Ah, Dr. Suess. What a fantastic writer! Many know that his real name was Theodor Suess Geisel, and that he drew political cartoons and even produced several short films before the fame of The Cat in the Hat or Green Eggs and Ham. If not, I taught you something new.
Dr. Suess is the best poet for young children. Believe me: I have children and was once a child myself. Because of those two things, I have read some terribly crappy attempts at rhymes in books geared toward kids. Suess, on the other hand, wrote simple poetry with simple words and simple illustrations long before sight word/level reading stuff. And Suess didn’t suck.
As a parent, I say the true sign of excellence in youth material is whether I can watch or read it and not want to gnaw my own arm off just to get away. I can read Suess’ books repeatedly and enjoy them.
The Sneetches is no exception. The story follows a group of creatures who all look the same -except some have a star on their bellies. “…(B)ecause they had stars, all the Star-Belly Sneetches/Would brag, ‘We’re the best kind of Sneetch on the beaches.'” Meanwhile, the Plain-Belly Sneetches are excluded, spending their time together feeling sad at being left out.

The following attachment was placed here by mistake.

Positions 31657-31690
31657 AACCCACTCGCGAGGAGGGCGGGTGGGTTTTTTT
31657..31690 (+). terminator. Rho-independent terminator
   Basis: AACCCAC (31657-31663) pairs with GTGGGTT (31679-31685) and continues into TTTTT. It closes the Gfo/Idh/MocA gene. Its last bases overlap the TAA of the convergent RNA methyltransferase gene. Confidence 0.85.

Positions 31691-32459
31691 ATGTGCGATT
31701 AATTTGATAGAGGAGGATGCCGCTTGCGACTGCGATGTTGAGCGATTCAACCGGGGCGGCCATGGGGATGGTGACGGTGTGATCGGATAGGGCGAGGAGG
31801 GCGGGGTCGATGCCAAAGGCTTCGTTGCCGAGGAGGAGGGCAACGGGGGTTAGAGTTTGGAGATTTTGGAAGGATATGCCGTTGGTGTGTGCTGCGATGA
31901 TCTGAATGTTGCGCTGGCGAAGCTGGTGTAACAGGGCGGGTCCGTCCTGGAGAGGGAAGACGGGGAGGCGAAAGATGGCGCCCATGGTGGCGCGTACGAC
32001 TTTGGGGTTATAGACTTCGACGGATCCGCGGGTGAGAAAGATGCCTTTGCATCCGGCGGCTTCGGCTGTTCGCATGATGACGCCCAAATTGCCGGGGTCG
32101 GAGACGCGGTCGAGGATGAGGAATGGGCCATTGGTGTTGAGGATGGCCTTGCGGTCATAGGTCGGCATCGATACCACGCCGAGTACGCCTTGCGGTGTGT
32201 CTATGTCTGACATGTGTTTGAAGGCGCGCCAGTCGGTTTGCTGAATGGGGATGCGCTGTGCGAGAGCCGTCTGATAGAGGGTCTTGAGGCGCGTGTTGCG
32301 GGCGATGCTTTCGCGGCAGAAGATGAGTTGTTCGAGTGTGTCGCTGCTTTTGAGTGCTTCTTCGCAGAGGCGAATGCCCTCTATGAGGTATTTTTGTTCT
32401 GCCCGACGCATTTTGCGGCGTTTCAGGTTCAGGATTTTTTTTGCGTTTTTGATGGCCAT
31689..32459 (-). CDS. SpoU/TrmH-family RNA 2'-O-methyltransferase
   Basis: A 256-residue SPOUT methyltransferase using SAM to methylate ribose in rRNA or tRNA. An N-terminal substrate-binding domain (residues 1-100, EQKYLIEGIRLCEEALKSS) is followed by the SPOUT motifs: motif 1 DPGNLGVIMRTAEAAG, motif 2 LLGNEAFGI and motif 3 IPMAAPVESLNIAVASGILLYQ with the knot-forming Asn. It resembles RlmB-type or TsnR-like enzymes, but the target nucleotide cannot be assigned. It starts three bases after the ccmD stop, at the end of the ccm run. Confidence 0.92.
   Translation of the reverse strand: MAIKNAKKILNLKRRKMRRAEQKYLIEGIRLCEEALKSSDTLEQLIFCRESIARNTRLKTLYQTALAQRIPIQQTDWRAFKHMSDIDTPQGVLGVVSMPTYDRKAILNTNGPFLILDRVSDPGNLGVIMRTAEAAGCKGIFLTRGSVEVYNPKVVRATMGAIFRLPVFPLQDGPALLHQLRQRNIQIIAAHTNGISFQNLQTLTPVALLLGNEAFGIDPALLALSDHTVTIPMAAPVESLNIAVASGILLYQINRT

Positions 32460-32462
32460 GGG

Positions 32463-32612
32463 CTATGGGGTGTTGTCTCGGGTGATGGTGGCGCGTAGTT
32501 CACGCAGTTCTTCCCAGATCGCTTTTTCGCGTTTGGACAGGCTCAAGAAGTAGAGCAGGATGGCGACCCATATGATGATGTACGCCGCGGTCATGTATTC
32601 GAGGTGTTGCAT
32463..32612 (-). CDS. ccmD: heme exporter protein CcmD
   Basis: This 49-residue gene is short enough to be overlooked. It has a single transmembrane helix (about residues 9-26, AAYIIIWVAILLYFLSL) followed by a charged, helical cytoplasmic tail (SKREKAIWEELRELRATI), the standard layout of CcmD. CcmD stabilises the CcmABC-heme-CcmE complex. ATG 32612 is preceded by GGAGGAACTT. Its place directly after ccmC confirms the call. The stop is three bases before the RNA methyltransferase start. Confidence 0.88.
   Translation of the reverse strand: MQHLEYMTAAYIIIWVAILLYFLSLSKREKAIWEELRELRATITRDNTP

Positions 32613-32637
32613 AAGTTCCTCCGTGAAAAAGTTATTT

And that’s how they treated them year after year.
Why didn’t the Plain-Bellies just hold their own frankfurter roasts and ball games? Well, we get some clue as to the common sense of these yellow, birdlike animals when a stranger comes to their beaches and specifically addresses the left-out group:
“My name is Sylvester McMonkey McBean.
And I’ve heard of your troubles. I’ve heard you’re unhappy.
But I can fix that. I’m the Fix-it-Up Chappie.”
McBean builds a machine that can put stars on bellies, and charges $3 apiece. Then, when the original group is upset over the class-leveling, he builds another machine that removes stars (for $10 each!). Chaos ensues, expressed in my favorite stanza of the tale:
Until neither the Plain nor the Star-Bellies knew
Whether this one was that one . . . or that one was this one
Or which one was what one . . . or what one was who.
It pleasantly tickles a literary nerve, doesn’t it? Sigh.
The last literary element that makes Dr. Suess the best is teaching a moral. The Lorax and such are more heavy-handed than I like, but The Sneetches gives us a gentle tap of reprimand.
After McBean literally takes all their money, he leaves. “They never will learn,” he laughs. “No. You can’t teach a Sneetch.” Seuss, meanwhile, tells us a different message:
That the Sneetches got really quite smart on that day….
Read Suess, even for yourself. Share this story with others. Then, perhaps, the world will remember that “…Sneetches are Sneetches/And no kind of Sneetch is the best on the beaches.”